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Ancient cultivation terraces

List Entry Summary

This monument is scheduled under the Ancient Monuments and Archaeological Areas Act 1979 as amended as it appears to the Secretary of State to be of national importance. This entry is a copy, the original is held by the Department for Culture, Media and Sport.

Name: Ancient cultivation terraces

List entry Number: 1005608

Location

The monument may lie within the boundary of more than one authority.

County:

District: Wiltshire

District Type: Unitary Authority

Parish: Woodford

National Park: Not applicable to this List entry.

Grade: Not applicable to this List entry.

This record has been generated from an "old county number" (OCN) scheduling record. As these are some of our oldest designation records they do not have all the information held electronically that our modernised records contain. Therefore, the original date of scheduling is not available electronically. The date of scheduling may be noted in our paper records, please contact us for further information.

Date first scheduled: N/A

Date of most recent amendment: N/A

Legacy System Information

The contents of this record have been generated from a legacy data system.

Legacy System: RSM - OCN

UID: WI 383

Asset Groupings

This list entry does not comprise part of an Asset Grouping. Asset Groupings are not part of the official record but are added later for information.

List entry Description

Summary of Monument

Part of a regular aggregate field system 1215m north west of Woodford Mill.

Reasons for Designation

Regular aggregate field systems date from the Bronze Age (2000-700 BC) to the end of the fifth century AD. They usually cover areas of up to 100ha and comprise a discrete block of fields orientated in roughly the same direction, with the field boundaries laid out along two axes set at right angles to one another. Individual fields generally fall within the 0.1ha-3.2ha range and can be square, rectangular, long and narrow, triangular or polygonal in shape. The field boundaries can take various forms (including drystone walls or reaves, orthostats, earth and rubble banks, pit alignments, ditches, fences and lynchets) and follow straight or sinuous courses. Component features common to most systems include entrances and trackways, and the settlements or farmsteads from which people utilised the fields over the years have been identified in some cases. These are usually situated close to or within the field system. The development of field systems is seen as a response to the competition for land which began during the later prehistoric period. The majority are thought to have been used mainly for crop production, evidenced by the common occurrence of lynchets resulting from frequent ploughing, although rotation may also have been practised in a mixed farming economy. Regular aggregate field systems occur widely and have been recorded in south western and south eastern England, East Anglia, Cheshire, Cumbria, Nottinghamshire, North and South Yorkshire and Durham. They represent a coherent economic unit often utilised for long periods of time and can thus provide important information about developments in agricultural practices in a particular location and broader patterns of social, cultural and environmental change over several centuries. The part of a regular aggregate field system 1215m north west of Woodford Mill survives well and will contain archaeological and environmental evidence relating to its construction, development, land use, agricultural practices, the social and territorial significance of the enclosure of land, adaptive re-use and its overall landscape context.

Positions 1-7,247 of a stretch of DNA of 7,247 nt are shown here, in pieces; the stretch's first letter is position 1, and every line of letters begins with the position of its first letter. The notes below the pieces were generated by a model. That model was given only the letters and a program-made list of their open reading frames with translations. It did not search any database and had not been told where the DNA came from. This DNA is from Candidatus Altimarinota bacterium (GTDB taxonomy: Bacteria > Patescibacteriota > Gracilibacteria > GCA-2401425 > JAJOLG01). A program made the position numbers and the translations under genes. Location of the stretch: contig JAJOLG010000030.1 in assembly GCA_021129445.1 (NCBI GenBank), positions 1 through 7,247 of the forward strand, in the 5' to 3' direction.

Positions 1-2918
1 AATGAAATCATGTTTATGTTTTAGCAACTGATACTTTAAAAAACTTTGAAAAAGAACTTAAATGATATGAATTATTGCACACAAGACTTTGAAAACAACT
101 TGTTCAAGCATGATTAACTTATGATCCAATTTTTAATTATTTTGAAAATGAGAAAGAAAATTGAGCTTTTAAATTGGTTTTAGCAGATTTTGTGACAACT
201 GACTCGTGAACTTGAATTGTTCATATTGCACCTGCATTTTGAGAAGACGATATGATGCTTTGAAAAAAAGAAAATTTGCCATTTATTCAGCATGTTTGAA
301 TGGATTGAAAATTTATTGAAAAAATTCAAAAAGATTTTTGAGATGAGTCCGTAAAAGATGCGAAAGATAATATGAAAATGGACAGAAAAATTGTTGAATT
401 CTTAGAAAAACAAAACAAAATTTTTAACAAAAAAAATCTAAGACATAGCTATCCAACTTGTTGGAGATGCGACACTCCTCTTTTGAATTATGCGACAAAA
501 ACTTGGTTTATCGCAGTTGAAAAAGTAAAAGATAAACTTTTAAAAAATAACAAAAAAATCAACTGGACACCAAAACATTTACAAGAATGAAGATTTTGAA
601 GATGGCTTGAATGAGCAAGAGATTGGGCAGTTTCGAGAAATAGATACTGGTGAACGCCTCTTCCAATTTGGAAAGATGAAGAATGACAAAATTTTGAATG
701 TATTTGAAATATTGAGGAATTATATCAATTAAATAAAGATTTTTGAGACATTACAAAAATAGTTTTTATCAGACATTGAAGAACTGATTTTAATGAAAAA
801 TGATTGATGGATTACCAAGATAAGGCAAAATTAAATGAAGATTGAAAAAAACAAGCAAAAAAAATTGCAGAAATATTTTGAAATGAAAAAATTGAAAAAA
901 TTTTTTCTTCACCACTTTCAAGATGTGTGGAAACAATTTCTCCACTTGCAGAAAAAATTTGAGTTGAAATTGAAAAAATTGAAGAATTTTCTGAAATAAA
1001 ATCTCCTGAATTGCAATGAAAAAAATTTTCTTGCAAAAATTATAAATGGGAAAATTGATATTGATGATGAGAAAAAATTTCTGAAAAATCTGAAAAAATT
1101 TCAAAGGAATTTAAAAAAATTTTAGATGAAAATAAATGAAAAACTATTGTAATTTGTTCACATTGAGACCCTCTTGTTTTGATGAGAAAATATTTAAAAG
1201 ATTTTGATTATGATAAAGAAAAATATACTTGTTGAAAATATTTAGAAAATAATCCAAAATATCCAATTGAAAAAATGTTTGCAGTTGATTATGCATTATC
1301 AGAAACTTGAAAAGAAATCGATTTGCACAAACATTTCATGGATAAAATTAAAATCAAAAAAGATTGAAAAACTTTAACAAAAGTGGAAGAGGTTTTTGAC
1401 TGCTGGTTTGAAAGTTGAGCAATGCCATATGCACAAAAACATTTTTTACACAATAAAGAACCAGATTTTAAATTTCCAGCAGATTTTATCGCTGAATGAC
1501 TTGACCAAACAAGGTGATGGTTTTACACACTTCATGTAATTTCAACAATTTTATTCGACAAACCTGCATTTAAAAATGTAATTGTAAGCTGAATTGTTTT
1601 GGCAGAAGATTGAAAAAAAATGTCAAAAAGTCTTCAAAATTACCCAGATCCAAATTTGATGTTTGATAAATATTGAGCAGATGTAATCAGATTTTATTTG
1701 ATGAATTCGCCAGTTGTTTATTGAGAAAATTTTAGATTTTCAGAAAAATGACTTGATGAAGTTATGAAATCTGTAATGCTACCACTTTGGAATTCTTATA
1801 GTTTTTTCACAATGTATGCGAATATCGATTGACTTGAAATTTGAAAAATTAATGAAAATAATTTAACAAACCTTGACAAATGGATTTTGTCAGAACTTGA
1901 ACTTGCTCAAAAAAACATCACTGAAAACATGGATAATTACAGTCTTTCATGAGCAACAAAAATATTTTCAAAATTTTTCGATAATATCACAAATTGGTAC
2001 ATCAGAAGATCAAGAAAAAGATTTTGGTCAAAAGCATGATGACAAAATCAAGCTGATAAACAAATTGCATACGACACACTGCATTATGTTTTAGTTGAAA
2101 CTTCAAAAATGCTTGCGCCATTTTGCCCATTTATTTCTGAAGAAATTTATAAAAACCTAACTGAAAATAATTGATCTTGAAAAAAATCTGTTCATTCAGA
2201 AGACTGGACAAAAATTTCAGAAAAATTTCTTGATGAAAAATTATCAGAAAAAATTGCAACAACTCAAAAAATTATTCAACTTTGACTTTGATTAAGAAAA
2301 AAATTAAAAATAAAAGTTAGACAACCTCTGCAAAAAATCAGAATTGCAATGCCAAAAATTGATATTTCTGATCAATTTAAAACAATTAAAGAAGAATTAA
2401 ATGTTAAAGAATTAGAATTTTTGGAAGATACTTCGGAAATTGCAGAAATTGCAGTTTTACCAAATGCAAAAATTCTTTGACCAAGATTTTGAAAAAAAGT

History

See Details.

Details

This record was the subject of a minor enhancement on 17 September 2015. This record has been generated from an "old county number" (OCN) scheduling record. These are monuments that were not reviewed under the Monuments Protection Programme and are some of our oldest designation records.

This monument includes part of a regular aggregate field system situated on the steep northern side of a dry valley called Church Bottom at the foot of the prominent Heale Hill. The field system survives differentially as a series of lynchets, some very pronounced at up to 3m high, low boundary banks and crop and soil marks visible on aerial photographs which define an extensive series of rectangular fields which vary in size from approximately 60m by 40m up to 100m by 90m with the axes of the field boundaries at right angles to one another. Some fields have ridge and furrow which indicates medieval re-use of the earlier prehistoric field system which dates back as far as the Bronze Age.

Further archaeological remains survive in the vicinity, some are scheduled separately but others including further sections of the field system are not included because they have not been formally assessed.

Selected Sources

Legacy Record - This information may be included in the List Entry Details

National Grid Reference: SU 10919 36497

Map

Map
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This copy shows the entry on 24-Oct-2017 at 03:22:02.

End of official listing